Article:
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deformation. Needless to say, this geometry is purely for collision purposes and
should not be rendered.
13.4.3 Ray-Casting Collisions
Given a well-constructed anatomical model and a mesh wrapping over it with
smooth skinning, how do we ensure the vertices collide properly? As is usually
the case, these things can be simplified if we make some assumptions. The core
assumption here is that vertices only need to adjust to collisions by moving along
their normal (i.e., being pushed inwards or outwards). This is a fair assumption if
you recall that we are looking for a bug-under-the-rug effect where the bug only
pushes the carpet up/down and does not pull it tangentially to the surface normal.
With this in mind, calculating the offset is a matter of finding the furthest point
along the vertex normal that touches a collision surface . If there are multiple
surfaces, we must be careful to choose the point that is furthest away.
I must stress here that this is not a way of doing general physical soft-body
collisions. Ray-casting collision response will not prevent the skin mesh from
self-intersecting. What it does do is help prevent a loss of volume by keeping the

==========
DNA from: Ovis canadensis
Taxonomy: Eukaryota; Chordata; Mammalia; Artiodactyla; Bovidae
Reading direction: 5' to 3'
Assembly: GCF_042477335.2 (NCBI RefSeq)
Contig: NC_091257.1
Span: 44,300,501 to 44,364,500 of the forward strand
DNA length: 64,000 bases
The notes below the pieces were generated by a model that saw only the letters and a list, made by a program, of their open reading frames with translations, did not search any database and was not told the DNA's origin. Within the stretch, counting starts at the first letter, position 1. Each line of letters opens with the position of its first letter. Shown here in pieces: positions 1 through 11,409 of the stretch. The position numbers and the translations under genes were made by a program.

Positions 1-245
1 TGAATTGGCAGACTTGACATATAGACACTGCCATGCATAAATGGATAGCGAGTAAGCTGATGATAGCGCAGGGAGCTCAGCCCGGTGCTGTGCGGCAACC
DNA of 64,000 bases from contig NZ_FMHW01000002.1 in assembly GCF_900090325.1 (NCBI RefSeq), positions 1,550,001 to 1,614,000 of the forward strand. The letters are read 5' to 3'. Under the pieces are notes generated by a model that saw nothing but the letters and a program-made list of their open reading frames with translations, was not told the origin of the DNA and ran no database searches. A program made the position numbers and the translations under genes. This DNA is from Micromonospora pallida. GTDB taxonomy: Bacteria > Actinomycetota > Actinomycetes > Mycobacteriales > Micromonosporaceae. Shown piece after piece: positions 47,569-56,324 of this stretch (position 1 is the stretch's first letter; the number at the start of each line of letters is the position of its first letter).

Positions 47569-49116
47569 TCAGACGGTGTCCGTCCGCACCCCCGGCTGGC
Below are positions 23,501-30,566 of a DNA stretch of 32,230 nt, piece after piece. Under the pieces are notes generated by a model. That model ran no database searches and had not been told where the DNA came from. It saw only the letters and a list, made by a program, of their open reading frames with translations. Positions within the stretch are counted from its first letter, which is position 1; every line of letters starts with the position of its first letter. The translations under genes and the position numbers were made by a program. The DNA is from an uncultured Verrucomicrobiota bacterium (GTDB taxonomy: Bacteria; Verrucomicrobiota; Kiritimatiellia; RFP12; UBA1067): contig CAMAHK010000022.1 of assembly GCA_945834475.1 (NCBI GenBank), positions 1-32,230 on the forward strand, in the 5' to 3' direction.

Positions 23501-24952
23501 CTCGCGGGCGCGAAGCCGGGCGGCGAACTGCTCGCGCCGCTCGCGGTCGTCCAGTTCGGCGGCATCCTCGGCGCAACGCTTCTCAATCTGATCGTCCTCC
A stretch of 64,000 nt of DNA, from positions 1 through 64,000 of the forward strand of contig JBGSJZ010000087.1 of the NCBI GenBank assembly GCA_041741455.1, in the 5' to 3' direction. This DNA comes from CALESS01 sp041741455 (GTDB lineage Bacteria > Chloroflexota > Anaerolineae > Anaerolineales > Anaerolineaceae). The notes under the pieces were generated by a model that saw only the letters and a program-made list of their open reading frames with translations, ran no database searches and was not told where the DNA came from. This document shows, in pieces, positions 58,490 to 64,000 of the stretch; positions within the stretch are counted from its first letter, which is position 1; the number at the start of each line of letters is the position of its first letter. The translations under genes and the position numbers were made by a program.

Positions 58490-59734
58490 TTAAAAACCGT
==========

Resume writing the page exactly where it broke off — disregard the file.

surface of the skin outside the collision geometry.
To do this, create a ray with an origin at the vertex and direction equal to the
vertex normal. Cast this ray at the collision geometry and record the point furthest
along the ray that intersects with the collision geometry. Now move the vertex to
this furthest point of intersection (see Figure 13.2 ) . This is best demonstrated with
pseudocode, as shown in Listing 13.2.
class PolyMesh; //your engine's mesh class
PolyMesh mesh; //this particular mesh
...
for (eachVertex)
{ //Create a ray from this vertex
3dRay ray;
ray.pos = vertex.pos;
ray.direction = vertex.normal;
//Furthest point
3dPoint furthestPoint=vertex.pos;
float furthestDist = 0.0;
for (eachCollisionMesh)
{ if ( vertex not attached to this collision mesh )
return ;
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